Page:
The ending is enigmatic – has Sidonia found her last great fulfilment in life – will it be a happy ending?

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The well of loneliness

First published in 1928 – The Well of Loneliness was immediately banned when it appeared and was subject to a famous trial. Once thought of as the archetypal ‘lesbian novel’ it is now quite often criticised for being dated, the prose rather overwritten. Though I understand these criticisms I don’t agree with them, yes there are aspects of this novel that now seem rather dated, however it is still I think a superb novel. The prose, a little flowery perhaps is quite glorious in its way, Hall’s descriptions of the Malvern countryside particularly lovely. When Radclyffe Hall published The Well of Loneliness she was riding on a crest of a wave of success, she knew full well what publishing such a book would do to her career, but feeling it to be a story that had to be told went ahead anyway. The novel is now I believe still studied for its themes of sexuality and gender, and as such it is an interesting social document, aside from being a really excellent and still hugely readable novel.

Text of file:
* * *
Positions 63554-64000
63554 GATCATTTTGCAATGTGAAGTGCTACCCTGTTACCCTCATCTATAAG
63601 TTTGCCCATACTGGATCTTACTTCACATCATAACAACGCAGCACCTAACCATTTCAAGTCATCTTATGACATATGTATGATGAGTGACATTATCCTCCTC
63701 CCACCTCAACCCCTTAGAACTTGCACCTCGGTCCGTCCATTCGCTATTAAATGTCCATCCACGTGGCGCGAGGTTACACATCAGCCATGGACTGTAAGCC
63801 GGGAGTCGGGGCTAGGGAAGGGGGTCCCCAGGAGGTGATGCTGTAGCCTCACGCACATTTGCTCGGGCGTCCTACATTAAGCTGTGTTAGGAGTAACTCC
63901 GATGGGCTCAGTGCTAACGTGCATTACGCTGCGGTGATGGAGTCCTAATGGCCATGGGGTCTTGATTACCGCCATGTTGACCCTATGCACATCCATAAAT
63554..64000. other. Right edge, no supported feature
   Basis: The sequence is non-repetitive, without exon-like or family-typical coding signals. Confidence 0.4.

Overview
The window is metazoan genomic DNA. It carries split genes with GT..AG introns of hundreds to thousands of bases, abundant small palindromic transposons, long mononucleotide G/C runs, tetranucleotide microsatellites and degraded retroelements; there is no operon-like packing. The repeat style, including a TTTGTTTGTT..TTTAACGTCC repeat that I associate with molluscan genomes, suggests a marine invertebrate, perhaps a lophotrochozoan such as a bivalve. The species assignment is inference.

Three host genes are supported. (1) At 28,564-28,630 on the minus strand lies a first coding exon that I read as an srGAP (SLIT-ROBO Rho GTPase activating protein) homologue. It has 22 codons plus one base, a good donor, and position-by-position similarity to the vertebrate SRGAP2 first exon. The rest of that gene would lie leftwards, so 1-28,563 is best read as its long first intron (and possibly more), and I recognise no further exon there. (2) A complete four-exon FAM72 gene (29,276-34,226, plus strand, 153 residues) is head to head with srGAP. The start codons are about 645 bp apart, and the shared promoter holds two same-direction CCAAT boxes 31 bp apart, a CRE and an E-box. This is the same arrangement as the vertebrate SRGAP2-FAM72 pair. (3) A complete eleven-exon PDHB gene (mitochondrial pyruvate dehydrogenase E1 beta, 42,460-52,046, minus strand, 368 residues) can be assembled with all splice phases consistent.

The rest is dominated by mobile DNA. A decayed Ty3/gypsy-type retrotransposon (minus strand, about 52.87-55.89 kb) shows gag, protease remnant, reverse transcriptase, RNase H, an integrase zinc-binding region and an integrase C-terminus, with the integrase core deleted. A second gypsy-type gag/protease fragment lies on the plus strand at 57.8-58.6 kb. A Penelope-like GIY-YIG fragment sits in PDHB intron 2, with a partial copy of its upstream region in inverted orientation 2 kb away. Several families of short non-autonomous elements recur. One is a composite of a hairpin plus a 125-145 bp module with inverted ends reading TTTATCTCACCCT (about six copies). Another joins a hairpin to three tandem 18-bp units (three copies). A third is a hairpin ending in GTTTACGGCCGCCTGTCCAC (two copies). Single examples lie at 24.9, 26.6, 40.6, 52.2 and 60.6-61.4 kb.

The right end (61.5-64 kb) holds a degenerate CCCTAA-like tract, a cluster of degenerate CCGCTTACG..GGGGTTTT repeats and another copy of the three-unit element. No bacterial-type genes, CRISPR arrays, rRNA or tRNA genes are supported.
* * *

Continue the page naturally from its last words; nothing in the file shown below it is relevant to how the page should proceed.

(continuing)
*(I’ve tried not to put spoilers into this review – apologies if some slip in, I did want to discuss it as fully as I can)*

“The world hid its head in the sands of convention, so that seeing nothing it might avoid Truth. It said to itself: ‘If seeing’s believing, then I don’t want to see — if silence is golden, it is also, in this case, very expedient.”